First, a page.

Sunday, November 22, 2009


I love words! I spend a lot of my time dealing with words, their sometimes strange definitions, their etymologies and their pronunciations. Cripes, one of the first sites I visit each morning is I'm not a big crossword puzzle guy, like some I know, and I drive others crazy by doing Jumbles backwards. But I do enjoy discovering just where certain words derive their origins. This week's theme is verbs, and today's word is nettle. When I look at today's picture, taken at Abacus on Exchange Street, I think of the word vase: a vessel, as of glass, porcelain, earthenware, or metal, usually higher than it is wide, used chiefly to hold cut flowers or for decoration.
1555–65; < class="ital-inline">vās vessel
n. An open container, as of glass or porcelain, used for holding flowers or for ornamentation.
[French, from Latin vās, vessel.]
Word Origin & History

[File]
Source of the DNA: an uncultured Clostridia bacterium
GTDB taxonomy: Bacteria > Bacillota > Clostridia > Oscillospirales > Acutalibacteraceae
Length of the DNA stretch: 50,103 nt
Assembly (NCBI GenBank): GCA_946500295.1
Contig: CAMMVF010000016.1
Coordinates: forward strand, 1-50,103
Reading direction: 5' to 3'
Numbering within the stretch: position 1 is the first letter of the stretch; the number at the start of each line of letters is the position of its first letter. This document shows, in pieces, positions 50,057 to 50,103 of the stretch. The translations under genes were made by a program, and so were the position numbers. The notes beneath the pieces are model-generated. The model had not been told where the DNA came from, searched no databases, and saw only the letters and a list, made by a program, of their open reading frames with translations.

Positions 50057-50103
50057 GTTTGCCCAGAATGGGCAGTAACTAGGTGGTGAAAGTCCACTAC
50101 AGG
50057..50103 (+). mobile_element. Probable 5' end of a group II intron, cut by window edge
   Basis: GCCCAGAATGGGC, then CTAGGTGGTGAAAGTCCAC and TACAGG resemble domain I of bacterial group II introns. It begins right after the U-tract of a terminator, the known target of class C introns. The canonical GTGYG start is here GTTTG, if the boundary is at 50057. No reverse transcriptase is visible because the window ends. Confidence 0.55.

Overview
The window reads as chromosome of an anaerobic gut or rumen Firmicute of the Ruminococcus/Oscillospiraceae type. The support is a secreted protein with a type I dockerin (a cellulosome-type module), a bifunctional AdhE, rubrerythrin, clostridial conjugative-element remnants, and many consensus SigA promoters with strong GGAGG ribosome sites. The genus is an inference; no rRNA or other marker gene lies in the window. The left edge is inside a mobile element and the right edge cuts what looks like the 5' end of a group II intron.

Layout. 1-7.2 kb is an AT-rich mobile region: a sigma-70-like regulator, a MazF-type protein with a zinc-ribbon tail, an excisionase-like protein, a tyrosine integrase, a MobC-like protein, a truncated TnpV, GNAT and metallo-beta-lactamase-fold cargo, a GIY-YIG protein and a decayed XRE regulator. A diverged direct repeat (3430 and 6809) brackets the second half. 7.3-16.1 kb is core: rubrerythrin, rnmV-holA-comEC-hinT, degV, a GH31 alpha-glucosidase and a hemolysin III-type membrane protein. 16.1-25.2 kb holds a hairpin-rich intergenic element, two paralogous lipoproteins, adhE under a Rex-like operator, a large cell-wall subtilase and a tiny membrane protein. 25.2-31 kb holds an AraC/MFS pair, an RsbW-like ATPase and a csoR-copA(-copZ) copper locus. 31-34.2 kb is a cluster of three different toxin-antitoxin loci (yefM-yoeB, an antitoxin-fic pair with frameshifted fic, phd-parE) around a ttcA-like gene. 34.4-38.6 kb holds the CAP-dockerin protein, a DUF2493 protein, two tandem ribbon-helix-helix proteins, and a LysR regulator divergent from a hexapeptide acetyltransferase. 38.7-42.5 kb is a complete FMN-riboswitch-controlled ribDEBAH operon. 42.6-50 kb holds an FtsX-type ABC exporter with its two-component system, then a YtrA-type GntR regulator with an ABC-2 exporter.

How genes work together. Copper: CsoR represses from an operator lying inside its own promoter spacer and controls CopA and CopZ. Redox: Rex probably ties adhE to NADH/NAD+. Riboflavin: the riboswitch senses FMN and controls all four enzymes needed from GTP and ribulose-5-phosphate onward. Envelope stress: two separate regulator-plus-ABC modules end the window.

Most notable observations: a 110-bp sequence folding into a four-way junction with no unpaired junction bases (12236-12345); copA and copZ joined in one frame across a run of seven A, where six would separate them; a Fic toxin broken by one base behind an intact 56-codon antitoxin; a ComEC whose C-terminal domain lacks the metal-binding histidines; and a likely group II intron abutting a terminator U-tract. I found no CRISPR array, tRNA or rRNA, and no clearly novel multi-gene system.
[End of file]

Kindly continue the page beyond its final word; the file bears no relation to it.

1563, from M.Fr. vase, from L. vas "container, vessel." Amer.Eng. preserves the original Eng. pronunciation (Swift rhymes it with face, Byron with place and grace), while British Eng. shifted mid-19c. to preference for a pronunciation that rhymes with bras.
The different ways we pronounce the same word has a bit of an intrigue to me also, and vase is a good example. Oh well, if I can get my face out of my dictionary, I'll be able to enjoy another fine sunny day here in southern Maine.

1 comment:

  1. Words are very good playthings, indeed. And very powerful tools. I'm curious about precisely what you mean by doing the 'jumbles backwards'.